One of the main objectives in facial lifting is to achieve an adequate facial contour, to enhance facial characteristics. Sometimes, facial areas are more or less accentuated, resulting in an unbalanced or inharmonious facial contour; this can be resolved in the context of a face lift. In the middle third of the face, two anatomical regions define the facial silhouette: the malar contour, with its bone support and superficial structures and, at the cheek level, intimately associated with the mastication system and the facial nerve, the buccal fat pad or Bichat fat pad.Methods:
The authors describe their experience since 1998 using the double approach to malar atrophy and buccal fat pad hypertrophy in 194 patients with facial aging signs undergoing a face lift. All patients were offered a face lift with partial resection of the fat pad through facial incisions and a stronger malar projection using an inverse superficial musculoaponeurotic system flap.Results:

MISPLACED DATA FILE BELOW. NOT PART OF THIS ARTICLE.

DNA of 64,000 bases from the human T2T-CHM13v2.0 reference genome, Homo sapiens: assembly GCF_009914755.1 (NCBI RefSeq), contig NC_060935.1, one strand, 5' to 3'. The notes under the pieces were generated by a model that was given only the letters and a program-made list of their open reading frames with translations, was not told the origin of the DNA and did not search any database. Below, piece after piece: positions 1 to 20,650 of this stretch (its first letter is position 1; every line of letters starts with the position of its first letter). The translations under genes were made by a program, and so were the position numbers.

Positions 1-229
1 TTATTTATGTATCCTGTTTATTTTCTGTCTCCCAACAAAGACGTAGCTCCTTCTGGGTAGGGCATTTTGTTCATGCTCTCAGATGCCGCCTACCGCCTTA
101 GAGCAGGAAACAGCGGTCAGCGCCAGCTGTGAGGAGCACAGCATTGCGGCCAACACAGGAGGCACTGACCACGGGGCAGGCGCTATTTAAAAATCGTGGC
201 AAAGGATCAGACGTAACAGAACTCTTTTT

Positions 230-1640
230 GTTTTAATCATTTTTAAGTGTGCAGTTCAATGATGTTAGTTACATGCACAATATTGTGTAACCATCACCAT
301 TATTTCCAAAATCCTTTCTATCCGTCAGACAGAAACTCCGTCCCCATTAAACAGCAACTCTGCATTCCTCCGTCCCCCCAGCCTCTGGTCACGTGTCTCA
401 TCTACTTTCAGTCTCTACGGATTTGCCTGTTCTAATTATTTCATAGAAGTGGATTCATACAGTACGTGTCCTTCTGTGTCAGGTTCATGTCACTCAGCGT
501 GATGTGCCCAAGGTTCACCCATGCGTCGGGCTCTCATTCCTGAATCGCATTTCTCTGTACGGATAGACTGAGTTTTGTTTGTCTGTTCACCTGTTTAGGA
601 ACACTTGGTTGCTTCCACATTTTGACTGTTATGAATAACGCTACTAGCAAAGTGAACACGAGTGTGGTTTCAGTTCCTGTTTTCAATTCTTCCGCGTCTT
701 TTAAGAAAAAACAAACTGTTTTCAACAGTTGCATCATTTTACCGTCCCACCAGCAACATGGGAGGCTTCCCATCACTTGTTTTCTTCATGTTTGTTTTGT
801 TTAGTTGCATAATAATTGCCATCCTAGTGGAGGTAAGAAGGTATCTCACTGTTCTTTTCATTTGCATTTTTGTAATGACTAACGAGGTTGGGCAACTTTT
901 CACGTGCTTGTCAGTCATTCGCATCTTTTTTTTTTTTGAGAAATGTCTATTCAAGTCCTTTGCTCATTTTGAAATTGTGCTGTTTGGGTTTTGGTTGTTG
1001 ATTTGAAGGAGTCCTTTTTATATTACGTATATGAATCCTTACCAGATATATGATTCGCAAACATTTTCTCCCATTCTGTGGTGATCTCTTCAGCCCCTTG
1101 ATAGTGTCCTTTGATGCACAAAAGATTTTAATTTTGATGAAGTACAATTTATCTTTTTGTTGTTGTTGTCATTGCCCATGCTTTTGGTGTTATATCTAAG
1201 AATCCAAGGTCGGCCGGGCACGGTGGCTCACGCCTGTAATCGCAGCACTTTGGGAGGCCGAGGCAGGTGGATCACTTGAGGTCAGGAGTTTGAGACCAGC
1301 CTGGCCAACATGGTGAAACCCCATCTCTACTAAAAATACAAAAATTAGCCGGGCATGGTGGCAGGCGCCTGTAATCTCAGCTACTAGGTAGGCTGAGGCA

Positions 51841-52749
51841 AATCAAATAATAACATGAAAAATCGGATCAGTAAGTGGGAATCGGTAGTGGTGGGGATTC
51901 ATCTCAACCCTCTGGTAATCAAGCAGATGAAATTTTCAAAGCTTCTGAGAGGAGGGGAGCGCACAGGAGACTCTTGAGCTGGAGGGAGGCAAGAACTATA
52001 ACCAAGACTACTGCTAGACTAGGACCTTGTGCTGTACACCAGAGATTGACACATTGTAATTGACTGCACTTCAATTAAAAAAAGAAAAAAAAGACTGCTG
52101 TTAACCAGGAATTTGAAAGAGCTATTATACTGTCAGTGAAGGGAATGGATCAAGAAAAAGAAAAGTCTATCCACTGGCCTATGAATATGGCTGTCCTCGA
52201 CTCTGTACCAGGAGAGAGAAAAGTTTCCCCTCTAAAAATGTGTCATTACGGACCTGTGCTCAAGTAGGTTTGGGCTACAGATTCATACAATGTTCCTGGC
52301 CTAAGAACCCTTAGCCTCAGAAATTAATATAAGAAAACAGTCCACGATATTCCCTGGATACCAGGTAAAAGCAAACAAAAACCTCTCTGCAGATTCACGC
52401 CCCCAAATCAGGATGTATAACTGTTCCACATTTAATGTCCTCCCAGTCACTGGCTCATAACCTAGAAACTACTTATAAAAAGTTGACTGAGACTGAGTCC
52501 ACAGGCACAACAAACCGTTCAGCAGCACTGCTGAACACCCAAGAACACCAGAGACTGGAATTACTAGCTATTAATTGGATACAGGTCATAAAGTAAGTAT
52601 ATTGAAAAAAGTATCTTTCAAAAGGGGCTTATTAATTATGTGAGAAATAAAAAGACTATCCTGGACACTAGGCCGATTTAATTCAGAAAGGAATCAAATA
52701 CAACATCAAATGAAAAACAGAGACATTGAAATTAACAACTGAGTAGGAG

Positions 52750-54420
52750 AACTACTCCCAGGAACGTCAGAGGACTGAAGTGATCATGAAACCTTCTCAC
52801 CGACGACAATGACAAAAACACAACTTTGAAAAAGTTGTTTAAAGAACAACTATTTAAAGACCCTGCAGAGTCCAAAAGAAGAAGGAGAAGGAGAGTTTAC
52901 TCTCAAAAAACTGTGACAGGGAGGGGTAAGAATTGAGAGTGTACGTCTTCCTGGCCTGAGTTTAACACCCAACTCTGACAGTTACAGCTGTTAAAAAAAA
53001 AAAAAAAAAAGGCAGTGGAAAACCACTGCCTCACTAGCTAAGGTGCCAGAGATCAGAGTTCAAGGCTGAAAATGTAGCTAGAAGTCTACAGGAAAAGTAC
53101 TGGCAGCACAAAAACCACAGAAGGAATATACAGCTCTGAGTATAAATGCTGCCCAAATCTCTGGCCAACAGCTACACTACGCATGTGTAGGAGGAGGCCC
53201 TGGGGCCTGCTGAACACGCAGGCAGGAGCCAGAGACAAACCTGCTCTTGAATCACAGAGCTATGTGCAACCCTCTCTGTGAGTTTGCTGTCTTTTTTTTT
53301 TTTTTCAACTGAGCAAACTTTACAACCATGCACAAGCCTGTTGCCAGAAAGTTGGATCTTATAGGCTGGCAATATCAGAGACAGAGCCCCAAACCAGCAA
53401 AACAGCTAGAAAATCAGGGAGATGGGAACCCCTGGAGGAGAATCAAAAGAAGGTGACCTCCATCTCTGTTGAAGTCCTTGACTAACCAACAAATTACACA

The main complications observed regarding this surgical technique, in order of appearance, were light asymmetry, caused by a persistent hematoma or swelling; paresthesia of the buccal and zygomatic branches, which resolved spontaneously; and a light sinking of the cheek caused by excessive resection. One patient underwent correction with a fat injection.Conclusions:
The superior superficial musculoaponeurotic system flap and buccal fat pad resection provided excellent aesthetic results for a more harmonic and proportioned facial contour during rhytidectomy. Particularly in patients with round faces, the authors were able to obtain permanent malar symmetry and projection in addition to diminishing the cheek fullness.